My son, Elias, who saw the film and likes the "X-Men" the series, didn't think there was anything up there on the screen to justify the 3D format.
I agree. I would add that the 3D format makes "Wolverine" appear darker, made the martial arts scenes more difficult to follow and gives the appearance of flat two-dimensional cut-outs to some of the actors in some scenes.
Also, quite a bit of the Japanese dialogue is in English subtitles. There is no reason whatsoever to see subtitles in 3D.
That said, "The Wolverine" is one of the better comic book-to-screen adaptations and should please "X-Men" fans.
"The Wolverine," MPAA Rated PG-13 (Parents Strongly Cautioned. Some Material May Be Inappropriate For Children Under 13) for sequences of intense sci-fi action and violence, some sexuality and language; Genre: Action, Adventure, Fantasy; Run time: Two hours, six minutes; Distributed by 20th Century Fox.
Credit Readers Anonymous: Stay after the top of the "Wolverine" end credits roll for a teaser scene, possibly for "X-Men: Days of Future Past" (previewed at last month's Comic Con International in San Diego). Wolverine goes through airport security screening when Professor Charles Xavier (Patrick Stewart), who trained the X-Men and his nemesis Eric Lensherr-Magneto (Ian McKellen), who leads the Brotherhood, appear. Here's hoping Ororo Munroe-Storm (Halle Berry), Marie-Rogue (Anna Paquin), Raven Darkholme-Mystique (Jennifer Lawrence), Kitty Pryde-Shadowcat (Ellen Page) and Scott Summers-Cyclops (James Marsden) return.
Box Office, Aug. 2: "2 Guns" was No. 1, opening with $27.3 million, pushing "The Wolverine" to No. 2, $21.7 million, $95 million, two weeks; and keeping "The Smurfs 2" opening at No. 3, $18.2 weekend, $27.7 million since opening July 31;
4. "The Conjuring," $13.6 million, $108.5 million, three weeks; 5. "Despicable Me 2," $10.3 million; $326.6 million, five weeks; 6. "Grown Ups 2," $8.1 million, $116.4 million, four weeks; 7. "Turbo," $6.4 million, $69.5 million, three weeks; 8. "Red 2," $5.6 million, $45.1 million, three weeks; 9. "The Heat," $4.7 million, $149.5 million, six weeks; 10. "Pacific Rim," $4.5 million, $92.6 million, four weeks;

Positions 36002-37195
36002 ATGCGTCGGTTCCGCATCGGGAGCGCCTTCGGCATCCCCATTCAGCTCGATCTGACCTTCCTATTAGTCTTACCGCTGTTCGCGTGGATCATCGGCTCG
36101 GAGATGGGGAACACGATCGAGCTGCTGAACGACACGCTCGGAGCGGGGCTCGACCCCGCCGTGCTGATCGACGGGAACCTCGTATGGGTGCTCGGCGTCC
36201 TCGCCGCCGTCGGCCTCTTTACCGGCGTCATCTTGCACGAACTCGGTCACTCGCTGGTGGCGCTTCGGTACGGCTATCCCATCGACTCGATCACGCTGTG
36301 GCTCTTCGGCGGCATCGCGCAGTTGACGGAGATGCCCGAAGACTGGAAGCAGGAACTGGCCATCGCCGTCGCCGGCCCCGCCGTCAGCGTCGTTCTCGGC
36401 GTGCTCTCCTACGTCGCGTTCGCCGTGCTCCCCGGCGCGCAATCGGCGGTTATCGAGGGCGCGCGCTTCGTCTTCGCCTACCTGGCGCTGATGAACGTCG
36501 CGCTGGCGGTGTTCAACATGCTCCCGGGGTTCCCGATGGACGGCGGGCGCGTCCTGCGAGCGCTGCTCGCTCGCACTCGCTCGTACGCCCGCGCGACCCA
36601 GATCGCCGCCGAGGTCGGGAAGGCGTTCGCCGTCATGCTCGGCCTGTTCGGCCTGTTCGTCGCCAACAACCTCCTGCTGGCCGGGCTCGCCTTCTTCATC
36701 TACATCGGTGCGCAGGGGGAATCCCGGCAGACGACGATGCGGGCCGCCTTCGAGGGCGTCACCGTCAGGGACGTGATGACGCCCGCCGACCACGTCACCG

Unreel: Aug. 9:
"Elysium," No MPAA Rating as of deadline: Director Neill Blomkamp ("District 9") directs Matt Damon and Jodie Foster in a sci-fi thriller set in the year 2154 when the elite live on a space station called Elysium above the mayhem on earth below.
"Percy Jackson: Sea of Monsters," PG: The second in the fantasy trilogy based on Rick Riordan's novels finds the son of Poseidon on a quest for the mythical Golden Fleece.. Logan Lerman and Alexandra Daddario star.
"Planes," PG: It's "Cars" with wings in the Disney-Pixar animated family comedy with character voices by Val Kilmer, Julia Louis-Dreyfus, John Cleese, Priyanka Chopra, Larry the Cable Guy, Cedric the Entertainer, Sinbad, Gabriel Iglesias, Teri Hatcher, Dane Cook, Anthony Edwards and Stacy Keach. Yes. there are a lot of planes in this race. But who's "com-plane-ing"?
"We're the Millers," R: A marijuana drug dealer creates a fake family to bring a big shipmen from Mexico to the United States. This screenplay was obviously written before the U.S. Congress-approved stepped-up border security. Jennifer Aniston, Emma Roberts, Jason Sudeikis and Ed Helms star in the comedy.
Read Paul Willistein's movie reviews at the Lehigh Valley Press web site, lehighvalleypress. com and the Times-News web site, tnonline.com. Email Paul Willistein: email@example.com.
Three Popcorn Boxes out of Five Popcorn Boxes